"Oh really! Cool!"
"Yes, since Newcastle Disease is related to Distemper but in birds Dr. Sears just theorized that it would work, stumbled upon it and decided to try it, and it worked. The manufactured stuff is made by Merial, but Dr. Sears also came up with a formula for a dog-based serum."
"Is that antibodies?"
"I'm not sure, but it could be."
"Yes, I bet it's antibodies, spinned down. This is quite interesting. Did you check with Loving Touch?"
"Yes, there was one guy there who was going to but then got freaked out because it was "experimental" and talked himself out of it."
"How come your regular vet wasn't able to do it?"
"He's never done a spinal tap in his life and there'd be too much risk that he'd hit the spinal cord."
"Don't you pretty much have to do it by feel to knw what you're doing."
"Yes, true. They don't always teach that at least in any depth in all vet schools."
"I know. He has never done one and I can imagine if you don't know how far to push the needle it's not something you can just do from a book. You had to have had some actual practice to really know how."
"Yes, I see. Well I've done it, not tons of times, but I'm capable of doing them. I just wish a neuro vet could do it. They do that kind of thing all the time. I'm not afraid to do it myself, but I just want to make sure I don't make her worse neurologically than she already is."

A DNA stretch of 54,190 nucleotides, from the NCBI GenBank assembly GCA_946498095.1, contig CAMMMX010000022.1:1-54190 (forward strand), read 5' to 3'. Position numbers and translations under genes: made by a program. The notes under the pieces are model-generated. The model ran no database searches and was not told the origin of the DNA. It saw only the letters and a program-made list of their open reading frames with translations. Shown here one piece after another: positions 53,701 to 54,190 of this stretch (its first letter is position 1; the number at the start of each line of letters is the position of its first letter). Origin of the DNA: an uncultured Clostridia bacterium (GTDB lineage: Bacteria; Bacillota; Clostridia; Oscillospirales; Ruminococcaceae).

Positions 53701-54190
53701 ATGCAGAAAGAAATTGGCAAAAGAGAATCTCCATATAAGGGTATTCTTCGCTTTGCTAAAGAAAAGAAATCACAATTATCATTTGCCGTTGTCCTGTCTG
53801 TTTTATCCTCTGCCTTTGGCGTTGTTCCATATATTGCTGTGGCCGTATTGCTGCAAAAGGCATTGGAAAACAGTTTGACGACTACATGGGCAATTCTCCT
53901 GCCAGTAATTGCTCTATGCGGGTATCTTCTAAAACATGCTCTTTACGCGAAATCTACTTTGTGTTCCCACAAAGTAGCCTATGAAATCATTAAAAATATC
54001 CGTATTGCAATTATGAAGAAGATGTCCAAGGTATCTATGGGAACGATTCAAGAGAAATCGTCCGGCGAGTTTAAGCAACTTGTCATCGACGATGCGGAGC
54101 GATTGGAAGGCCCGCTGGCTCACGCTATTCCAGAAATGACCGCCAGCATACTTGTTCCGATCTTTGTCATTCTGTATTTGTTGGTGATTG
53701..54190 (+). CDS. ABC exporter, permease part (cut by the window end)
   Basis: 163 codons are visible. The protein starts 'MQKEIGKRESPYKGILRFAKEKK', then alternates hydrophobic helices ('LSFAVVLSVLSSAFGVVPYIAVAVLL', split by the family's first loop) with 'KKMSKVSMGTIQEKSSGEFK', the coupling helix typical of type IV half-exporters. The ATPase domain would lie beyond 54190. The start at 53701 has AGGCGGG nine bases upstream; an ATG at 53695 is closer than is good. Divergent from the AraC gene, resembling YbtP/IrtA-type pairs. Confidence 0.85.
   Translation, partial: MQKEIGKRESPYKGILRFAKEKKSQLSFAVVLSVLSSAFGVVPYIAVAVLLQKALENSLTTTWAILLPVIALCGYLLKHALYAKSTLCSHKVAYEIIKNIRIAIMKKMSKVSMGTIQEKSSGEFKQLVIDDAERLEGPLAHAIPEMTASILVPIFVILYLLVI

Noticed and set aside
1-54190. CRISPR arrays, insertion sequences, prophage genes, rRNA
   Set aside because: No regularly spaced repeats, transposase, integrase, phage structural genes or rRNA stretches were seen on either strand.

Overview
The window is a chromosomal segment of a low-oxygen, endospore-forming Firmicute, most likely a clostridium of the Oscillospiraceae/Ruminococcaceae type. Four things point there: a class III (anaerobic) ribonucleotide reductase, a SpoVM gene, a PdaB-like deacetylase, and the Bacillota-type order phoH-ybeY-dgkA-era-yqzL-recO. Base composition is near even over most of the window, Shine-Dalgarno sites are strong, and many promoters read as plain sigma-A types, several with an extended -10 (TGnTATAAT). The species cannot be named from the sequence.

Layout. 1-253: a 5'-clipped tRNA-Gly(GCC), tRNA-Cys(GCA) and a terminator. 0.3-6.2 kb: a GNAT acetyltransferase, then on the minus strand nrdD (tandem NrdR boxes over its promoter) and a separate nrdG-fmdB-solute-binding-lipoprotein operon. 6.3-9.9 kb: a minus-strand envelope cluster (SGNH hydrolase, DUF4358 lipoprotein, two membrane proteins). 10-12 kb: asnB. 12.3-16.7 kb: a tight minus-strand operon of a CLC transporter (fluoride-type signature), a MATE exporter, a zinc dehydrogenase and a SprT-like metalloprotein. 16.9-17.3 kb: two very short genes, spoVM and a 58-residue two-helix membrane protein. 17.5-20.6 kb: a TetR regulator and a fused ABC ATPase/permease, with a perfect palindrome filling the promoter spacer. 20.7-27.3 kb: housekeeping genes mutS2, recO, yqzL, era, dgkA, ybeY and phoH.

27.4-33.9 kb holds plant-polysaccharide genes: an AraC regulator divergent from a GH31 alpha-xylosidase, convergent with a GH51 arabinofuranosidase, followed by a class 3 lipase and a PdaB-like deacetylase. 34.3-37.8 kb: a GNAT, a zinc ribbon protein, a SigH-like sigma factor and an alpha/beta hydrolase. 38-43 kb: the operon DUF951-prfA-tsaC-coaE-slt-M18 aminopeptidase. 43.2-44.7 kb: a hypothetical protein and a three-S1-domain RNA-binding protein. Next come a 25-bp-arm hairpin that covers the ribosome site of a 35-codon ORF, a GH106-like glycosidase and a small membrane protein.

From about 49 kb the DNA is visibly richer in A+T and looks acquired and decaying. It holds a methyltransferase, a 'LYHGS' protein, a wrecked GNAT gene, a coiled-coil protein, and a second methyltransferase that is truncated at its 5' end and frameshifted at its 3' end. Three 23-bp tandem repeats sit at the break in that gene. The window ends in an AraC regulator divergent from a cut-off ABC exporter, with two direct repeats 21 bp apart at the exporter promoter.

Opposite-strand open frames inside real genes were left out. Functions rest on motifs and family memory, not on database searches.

"Well, that's the thing that really kills me. The most qualified board certified neuro vets won't seem to touch this and they're willing to let her die rather than do something new to save her. If somebody doesn't she's going to eventually die. They know that and still they won't do it. She has had no side-effects from the first injection, only positive results. Her coat is shiny, she got rid of the pneumonia, her pads are healed, she doesn't have crud in her eyes, and she's eating, drinking, and very active, just like a normal puppy. If you didn't see her jerking you might not even know there was anything wrong with her. She looks good, but the ironic thing is the virus is still in the Central Nervous System and the neuro symptoms are getting worse. Do you want me to bring her in for a preliminary appointment?"
"Yes, that would be a good idea, but let me call Dr. Sears and find out all about this, and I'll call you afterwards. I'll call him around 10:00 or 11:00 am tomorrow morning and then get back to you."
We got off the phone and I felt stunned. It had all happened rather quickly, but I was glad because that probably meant this guy will take action. I think he gets it that we don't have all the time in the world and that each day she goes on without the treatment the virus damages more of her brain. There's only one solution and that's to kill the virus. Then she can look forward to a normal life, this will all be behind her, and the black cloud will be gone. Things can only get better from there.